German and Polish impact

German Ostsiedlung in Kashubia was first initiated by the Pomerelian dukes[11] and focussed on the towns, whereas much of the countryside remained Kashubian.[12] An exception was the German settled Vistula delta[12] (Vistula Germans), the coastal regions,[11] and the Vistula valley.[11] Following the centuries of interaction between local German and Kashubian population, Aleksander Hilferding (1862) and Alfons Parczewski (1896) confirmed a progressive language shift in the Kashubian population from their Slavonic vernacular to the local German dialect (Low German Ostpommersch, Low German Low Prussian, or High German).[3]

On the other hand, Pomerelia since the Middle Ages was assigned to the Kuyavian Diocese of Leslau and thus retained Polish as the church language. Only the Slovincians in 1534 adopted Lutheranism after the Protestant Reformation had reached the Duchy of Pomerania,[13][14][15] while the Kashubes in Pomerelia remained Roman Catholic. The Prussian parliament (Landtag) in Königsberg changed the official church language from Polish to German in 1843, but this decision was soon repealed.

In the XIXth century the Kashubian activist Florian Ceynowa undertook efforts to identitfy Kashubian language, culture and traditions. He awakened Kashubian self-identity, thereby opposing both Germanisation and Prussian authority, and Polish nobility and clergy.[16] He believed in a separate Kashubian identity and strove for a Russian-led pan-Slavic federacy,[16] He considered Poles "born brothers"[17]. Ceynowa attempted to take the Prussian garrison in Preußisch Stargard (Starogard Gdański) during 1846[18], but the operation failed when his 100 combatants, armed only with scythes, decided to abandon the site before the attack was carried out.[19] Some later Kashubian activists rejected the idea of a separate Kashub nation and considered themselves a unique branch of the Polish nation, manifested in the words of Kashubian journalist and activist Hieronim Derdowski "There is no Cassubia without Poland, and no Poland without Cassubia" (Nie ma Kaszeb bez Polski a bez Kaszeb Polski")[17]. The Society of Young Kashubians has decided to follow in this way, and while they the sought to create a strong Kashubian identity, at the same time saw in Kashubs "One branch, of many, of the great Polish nation"[17]. The leader of the movement was Aleksander Majkowski, a doctor educated in Chełmno thanks to the Society of Educational Help in Chełmno. In 1912 he founded Towarzystwo Młodokaszubskie and started the newspaper "Gryf". Kashubs voted for Polish lists in elections, which strengthened the representation of Poles in the Pomerania region[17][20][21][22][23]). Due to their Catholic faith, the Kashubians were subject to Prussia's Kulturkampf in the late 19th century.[24] The Kashubians faced Germanization efforts, including those by Evangelic priests. Some German propagandist went as far to claim, that those who do not use German and only Polish are "half-human"[25]. Germanization efforts were successful in regions of the Lauenburg (Lębork) and Leba (Łeba), where the local population was influenced by Evangelic pastors and used the Gothic alphabet.[17] While resenting the disrespect shown by some Prussian officials and junkers, Kashubians lived in peaceful, multilingual coexistence with the local German population.[24] This peaceful coexistence lasted until World War II, although during the interbellum, the Kashubian ties to Poland were either overemphasized or neglected by Polish and German authors, respectively, in arguments regarding the Polish Corridor.[24]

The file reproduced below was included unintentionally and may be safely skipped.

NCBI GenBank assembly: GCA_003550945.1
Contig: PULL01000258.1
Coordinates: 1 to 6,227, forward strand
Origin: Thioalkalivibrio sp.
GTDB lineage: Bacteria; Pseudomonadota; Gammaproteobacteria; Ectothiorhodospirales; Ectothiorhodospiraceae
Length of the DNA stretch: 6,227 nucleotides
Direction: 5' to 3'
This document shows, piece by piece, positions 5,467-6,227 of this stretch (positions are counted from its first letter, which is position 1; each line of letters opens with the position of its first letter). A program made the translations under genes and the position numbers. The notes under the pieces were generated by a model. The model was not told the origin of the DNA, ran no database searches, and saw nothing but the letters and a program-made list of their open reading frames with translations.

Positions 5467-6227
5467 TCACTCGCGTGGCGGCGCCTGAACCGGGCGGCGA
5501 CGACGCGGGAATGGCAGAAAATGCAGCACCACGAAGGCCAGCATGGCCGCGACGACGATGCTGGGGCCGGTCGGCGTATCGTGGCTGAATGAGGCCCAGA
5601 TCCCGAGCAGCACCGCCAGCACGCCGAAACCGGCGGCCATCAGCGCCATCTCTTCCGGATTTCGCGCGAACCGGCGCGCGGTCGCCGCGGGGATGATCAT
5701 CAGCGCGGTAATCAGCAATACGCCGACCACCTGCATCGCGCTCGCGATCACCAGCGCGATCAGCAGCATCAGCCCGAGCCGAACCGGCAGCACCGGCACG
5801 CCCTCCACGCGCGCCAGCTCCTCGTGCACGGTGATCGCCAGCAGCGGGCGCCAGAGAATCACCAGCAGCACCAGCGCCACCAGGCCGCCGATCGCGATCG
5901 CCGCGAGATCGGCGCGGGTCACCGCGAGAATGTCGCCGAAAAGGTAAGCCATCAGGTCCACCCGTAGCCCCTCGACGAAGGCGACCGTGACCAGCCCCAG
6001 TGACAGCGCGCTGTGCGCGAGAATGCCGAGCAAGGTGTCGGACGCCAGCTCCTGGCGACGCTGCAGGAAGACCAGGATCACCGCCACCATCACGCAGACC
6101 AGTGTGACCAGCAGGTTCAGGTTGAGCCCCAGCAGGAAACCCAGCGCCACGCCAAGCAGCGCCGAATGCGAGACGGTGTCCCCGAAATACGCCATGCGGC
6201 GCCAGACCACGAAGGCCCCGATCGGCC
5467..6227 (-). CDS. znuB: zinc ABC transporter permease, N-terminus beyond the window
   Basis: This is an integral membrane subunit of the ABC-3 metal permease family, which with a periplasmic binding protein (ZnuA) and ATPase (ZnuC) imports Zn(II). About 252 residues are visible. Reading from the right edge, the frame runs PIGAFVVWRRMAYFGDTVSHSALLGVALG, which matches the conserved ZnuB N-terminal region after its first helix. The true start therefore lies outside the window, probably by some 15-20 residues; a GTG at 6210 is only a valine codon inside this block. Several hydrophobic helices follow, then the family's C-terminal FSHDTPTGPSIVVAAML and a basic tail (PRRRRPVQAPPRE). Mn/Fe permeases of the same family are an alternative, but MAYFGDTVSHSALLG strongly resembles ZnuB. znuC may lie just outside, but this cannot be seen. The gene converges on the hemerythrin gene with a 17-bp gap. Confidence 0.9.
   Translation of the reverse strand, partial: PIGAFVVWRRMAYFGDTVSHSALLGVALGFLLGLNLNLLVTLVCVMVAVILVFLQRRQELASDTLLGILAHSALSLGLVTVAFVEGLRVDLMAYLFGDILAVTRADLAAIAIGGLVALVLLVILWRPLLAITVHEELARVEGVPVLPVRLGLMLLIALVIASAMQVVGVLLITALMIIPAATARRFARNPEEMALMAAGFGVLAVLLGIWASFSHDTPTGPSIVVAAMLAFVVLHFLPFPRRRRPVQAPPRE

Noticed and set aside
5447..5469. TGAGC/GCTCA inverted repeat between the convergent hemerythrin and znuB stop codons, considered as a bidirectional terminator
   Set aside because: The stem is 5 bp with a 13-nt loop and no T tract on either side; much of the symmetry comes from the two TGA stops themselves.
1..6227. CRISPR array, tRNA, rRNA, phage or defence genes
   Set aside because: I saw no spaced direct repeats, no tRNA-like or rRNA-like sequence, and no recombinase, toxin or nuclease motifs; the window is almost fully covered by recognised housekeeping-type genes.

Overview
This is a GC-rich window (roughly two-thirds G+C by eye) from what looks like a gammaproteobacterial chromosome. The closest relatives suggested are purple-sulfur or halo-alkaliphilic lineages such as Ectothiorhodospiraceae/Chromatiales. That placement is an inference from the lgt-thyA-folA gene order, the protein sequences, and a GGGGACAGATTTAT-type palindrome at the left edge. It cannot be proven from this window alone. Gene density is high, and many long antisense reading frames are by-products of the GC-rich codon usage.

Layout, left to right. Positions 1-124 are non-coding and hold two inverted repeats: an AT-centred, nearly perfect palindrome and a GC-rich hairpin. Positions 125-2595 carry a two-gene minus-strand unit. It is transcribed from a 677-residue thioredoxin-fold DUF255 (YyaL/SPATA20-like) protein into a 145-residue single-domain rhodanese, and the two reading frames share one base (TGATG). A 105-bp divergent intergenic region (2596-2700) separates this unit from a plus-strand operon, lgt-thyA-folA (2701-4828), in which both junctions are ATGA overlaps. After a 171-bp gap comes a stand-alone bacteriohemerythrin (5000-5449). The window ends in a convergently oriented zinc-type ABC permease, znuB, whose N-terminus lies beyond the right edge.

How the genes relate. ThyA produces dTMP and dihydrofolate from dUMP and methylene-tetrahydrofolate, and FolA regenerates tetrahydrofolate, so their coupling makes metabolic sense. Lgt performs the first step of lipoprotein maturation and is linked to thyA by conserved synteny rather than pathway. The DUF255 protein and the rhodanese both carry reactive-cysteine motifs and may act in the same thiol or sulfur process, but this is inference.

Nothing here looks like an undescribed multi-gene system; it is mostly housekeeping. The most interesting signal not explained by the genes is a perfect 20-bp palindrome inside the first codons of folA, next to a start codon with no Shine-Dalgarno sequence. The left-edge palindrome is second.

During the Second World War, Kashubians were considered by the Nazis as being either of "German stock" or "extraction", or "inclined toward Germanness" and "capable of Germanisation", and thus classified third category of Deutsche Volksliste (German ethnic classification list) if possible ties to the Polish nation could be dissolved.[26] However, Kashubians who were suspected to support the Polish cause[24], particularly those with higher education,[24] were arrested and executed, the main place of executions being Piaśnica (Groß Plaßnitz),[27] where according 12,000 were executed.[28][29] The German administrator of the area Albert Forster considered Kashubians of "low value" and didn't support any attempts to create Kashubian nationality[30]. Some Kashubians organized anti-Nazi resistance groups, "Gryf Kaszubski" (later "Gryf Pomorski"), and the exiled "Zwiaziek Pomorski" in Great Britain.[24]